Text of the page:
Wednesday, 7 September 2011

I Have Never... Conformed to Peer Pressure!

When I was at university, we used to play a daft combination of truth or dare and drinking game called 'I Have Never' - at university, it involved making "risque" statements like "I have never... had a threesome!" Everyone who had, or at least was willing to confess would have to stand and take a drink. I'm bringing it to my blog in an irregular series, with less alcohol, but asking the questions that can be considered a little risque in the book blogging world and listing the answers here. This is a massive just for fun exercise and do join in with comments and tales of your own. I'll even accept drunken university tales in lieu of actual replies to the questions.

So... I have never conformed to peer pressure. By this, I mean that I have never toed the party line when it comes to books *everyone* seems to love or blogs *everyone* seems to love. I have never said that I loved or hated something just because everyone else did! Hell, when I was fourteen and every girl in my school loved Take That, I was listening to Iron Maiden instead *grins*

I did not say that I loved Embassytown when everyone else was heaping praise on it - in fact, I'm still yet to finish it. I did not say that I loved The Lord of the Rings, even when it seems as though most other people do. I did not say that I hated The Left Hand of God just because I thought the rest of the blogosphere would say the same.

I have come close. I have mentioned my disdain for Terry Goodkind's Sword of Truth series when, in fact, I haven't read them in many years and so might actually like them!

In most cases, I tend to go my own way. My two favourite SFF authors are Charles de Lint and Michael Marshall Smith, and I'm not sure many in the blogosphere would say the same.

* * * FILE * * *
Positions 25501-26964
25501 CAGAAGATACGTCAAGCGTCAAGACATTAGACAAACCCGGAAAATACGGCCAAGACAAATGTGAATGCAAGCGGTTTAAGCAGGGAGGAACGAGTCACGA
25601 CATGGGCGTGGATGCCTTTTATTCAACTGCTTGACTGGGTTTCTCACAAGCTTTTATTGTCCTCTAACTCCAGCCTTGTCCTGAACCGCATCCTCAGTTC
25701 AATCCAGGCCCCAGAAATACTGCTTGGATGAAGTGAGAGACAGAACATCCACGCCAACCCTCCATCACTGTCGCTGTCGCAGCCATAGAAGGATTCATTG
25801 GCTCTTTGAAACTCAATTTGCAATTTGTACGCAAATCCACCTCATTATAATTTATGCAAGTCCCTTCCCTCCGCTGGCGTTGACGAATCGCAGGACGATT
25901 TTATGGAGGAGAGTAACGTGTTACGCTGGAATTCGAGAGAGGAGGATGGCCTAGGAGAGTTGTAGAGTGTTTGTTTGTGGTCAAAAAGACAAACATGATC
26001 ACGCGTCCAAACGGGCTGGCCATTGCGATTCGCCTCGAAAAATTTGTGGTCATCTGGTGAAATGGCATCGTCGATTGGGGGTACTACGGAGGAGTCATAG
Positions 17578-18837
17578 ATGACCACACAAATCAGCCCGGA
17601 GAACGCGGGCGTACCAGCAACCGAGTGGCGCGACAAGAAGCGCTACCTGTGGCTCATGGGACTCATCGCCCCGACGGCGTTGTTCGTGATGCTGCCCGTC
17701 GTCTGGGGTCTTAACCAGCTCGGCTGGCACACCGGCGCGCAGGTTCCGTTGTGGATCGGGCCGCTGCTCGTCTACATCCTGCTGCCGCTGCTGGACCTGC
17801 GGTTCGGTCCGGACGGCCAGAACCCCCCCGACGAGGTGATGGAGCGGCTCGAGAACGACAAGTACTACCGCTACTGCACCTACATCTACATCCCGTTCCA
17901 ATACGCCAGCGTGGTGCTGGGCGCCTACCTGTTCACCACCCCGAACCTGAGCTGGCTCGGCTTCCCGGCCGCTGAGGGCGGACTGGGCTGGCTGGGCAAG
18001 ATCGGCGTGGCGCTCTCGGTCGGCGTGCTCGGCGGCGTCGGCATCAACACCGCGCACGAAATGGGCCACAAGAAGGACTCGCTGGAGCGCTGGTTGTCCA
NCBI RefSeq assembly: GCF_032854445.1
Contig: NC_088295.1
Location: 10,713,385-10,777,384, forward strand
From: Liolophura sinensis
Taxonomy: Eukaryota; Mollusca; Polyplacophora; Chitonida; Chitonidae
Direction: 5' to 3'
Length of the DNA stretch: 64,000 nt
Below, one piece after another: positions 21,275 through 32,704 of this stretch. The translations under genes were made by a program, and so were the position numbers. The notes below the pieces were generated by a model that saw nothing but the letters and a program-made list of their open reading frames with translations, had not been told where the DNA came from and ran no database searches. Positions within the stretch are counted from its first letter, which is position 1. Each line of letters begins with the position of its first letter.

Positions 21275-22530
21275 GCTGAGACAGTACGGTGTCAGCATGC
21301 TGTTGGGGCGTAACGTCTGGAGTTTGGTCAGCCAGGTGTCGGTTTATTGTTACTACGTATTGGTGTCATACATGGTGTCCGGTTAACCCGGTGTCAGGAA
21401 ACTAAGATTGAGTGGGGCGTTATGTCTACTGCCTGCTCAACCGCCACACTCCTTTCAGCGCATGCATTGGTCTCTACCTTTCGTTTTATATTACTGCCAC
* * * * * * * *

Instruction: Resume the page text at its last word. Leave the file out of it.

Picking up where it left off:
Now, your turn! 'Fess up! Did you say you loved The Hunger Games trilogy just because everyone else geeked out about it? Or are you the lone voice crying out against a popular novel (as I was with There is No Dog)?


  1. You guys stood up playing 'Never Have I Ever'? Thank god we never heard of the stand up rule!

    There are some books I have disliked that some people liked, but I don't think its that dramatic. I didn't like Goodkind either, I didn't make it through the first book, and I am usually not one to set a story down.

    Beth ^_^

  2. I suppose my biggest "I hated it even though everyone else loved it" book is THE GOOD THIEF by Hannah Tinti. I loathed it so much that I almost wonder if I read the same book as everyone else.

    I've had a few other reading hiccups, too. I sometimes feel like I'm the only person who disliked THE STRANGELY BEAUTIFUL TALE OF MISS PERCY PARKER by Leanna Renee Hieber. Twitter, thankfully, convinced me I'm not the only person who didn't enjoy CITY OF BONES by Cassandra Clare. And I'm sorry to report that I didn't much like LOW TOWN/THE STRAIGHT RAZOR CURE by Daniel Polansky. I feel bad about that, since the author contacted me himself about a review copy, but at least the rest of the blogosphere has given him great reviews.

    I've also had laclustre, though not negative, reactions to a number of highly hyped books. I liked, but didn't love, THE HUNGER GAMES, THE KNIFE OF NEVER LETTING GO, and LOOKING FOR ALASKA.